Governance · Public Policy

The ‘Socialist’ Scheme of Things

The recent announcement by the Aam Aadmi Party Government to provide 20 kiloliters of free water a month for each household has drawn much flak, from the media and from the political parties contesting in the upcoming Lok Sabha elections 2014, but for all the wrong reasons.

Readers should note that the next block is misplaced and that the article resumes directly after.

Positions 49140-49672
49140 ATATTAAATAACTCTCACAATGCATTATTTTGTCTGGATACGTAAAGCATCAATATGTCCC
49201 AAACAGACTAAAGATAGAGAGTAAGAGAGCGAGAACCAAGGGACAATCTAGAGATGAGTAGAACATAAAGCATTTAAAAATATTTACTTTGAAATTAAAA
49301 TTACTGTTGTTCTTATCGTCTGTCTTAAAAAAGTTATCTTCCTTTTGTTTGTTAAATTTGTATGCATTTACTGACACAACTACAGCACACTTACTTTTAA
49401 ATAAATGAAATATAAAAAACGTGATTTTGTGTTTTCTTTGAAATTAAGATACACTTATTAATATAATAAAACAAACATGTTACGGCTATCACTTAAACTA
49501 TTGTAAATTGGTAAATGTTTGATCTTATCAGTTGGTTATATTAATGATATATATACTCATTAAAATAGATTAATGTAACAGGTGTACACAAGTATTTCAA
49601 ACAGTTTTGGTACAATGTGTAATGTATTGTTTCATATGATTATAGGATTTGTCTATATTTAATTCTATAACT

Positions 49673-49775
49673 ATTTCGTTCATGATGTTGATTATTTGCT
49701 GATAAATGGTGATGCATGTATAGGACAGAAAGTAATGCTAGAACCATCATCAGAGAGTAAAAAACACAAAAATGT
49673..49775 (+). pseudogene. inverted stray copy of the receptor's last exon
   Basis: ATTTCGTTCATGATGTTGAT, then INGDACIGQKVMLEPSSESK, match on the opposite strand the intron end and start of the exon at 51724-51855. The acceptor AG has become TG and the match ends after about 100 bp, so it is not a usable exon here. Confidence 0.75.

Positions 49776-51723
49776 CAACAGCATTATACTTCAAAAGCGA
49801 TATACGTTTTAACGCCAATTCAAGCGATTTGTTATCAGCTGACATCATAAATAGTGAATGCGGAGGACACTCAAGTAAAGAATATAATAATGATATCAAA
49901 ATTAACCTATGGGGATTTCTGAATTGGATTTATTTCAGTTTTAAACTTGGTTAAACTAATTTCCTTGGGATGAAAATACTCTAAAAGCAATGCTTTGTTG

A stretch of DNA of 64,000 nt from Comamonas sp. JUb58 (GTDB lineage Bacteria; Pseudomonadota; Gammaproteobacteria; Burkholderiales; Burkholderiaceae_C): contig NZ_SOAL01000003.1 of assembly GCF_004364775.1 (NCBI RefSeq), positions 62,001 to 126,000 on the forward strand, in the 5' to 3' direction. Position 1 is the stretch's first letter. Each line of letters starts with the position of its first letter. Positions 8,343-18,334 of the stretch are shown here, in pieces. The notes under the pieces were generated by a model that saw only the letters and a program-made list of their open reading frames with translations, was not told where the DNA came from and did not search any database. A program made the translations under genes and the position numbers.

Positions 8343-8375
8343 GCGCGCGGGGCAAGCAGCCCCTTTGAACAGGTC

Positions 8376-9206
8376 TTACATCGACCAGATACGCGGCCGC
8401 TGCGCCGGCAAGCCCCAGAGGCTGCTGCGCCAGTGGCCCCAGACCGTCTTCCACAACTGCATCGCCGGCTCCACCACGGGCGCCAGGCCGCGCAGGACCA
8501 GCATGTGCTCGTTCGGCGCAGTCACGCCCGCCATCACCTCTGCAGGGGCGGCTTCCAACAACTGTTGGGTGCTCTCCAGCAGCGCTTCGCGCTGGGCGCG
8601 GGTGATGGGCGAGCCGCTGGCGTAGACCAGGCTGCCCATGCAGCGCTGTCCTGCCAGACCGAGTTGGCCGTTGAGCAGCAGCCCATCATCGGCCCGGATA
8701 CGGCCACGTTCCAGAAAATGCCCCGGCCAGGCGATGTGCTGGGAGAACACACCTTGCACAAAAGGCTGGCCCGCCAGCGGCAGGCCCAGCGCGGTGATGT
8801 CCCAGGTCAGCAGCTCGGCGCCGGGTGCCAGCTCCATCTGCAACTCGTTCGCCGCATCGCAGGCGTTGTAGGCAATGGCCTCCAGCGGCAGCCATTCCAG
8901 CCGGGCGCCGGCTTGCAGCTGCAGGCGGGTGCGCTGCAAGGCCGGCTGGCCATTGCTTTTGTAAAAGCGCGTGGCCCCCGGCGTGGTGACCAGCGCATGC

Arvind Kejriwal, the dynamic winner of the Delhi elections 2013, has often in the past denied as being committed towards any particular political ideology, an example being the June 2013 interview conducted by Open Magazine where he states that his real goal is only to fulfill the aspirations of his aam aadmis. Nevertheless, on account of the recent initiative that the present Delhi Government has taken, Kejriwal is been hailed as ‘the new generation socialist leader’ and political opportunists have been quick to drive home a point to the big industrialists that Kejriwal is indeed their ‘modern day socialist threat’. Our very own Indian Constitution envisages the concept of socialism in its Preamble. India is a “sovereign socialist secular democratic republic” it says, so it is indeed the duty of our Government to institute measures in the aim of achieving a socialist nation and it is should be no surprise if it has done so. However, even if we were to assume that the Kejriwal’s Party is operating on a seemingly appearing socialist model, the recent move by his Government defeats the interests of the ‘aam aadmi’ on any given level.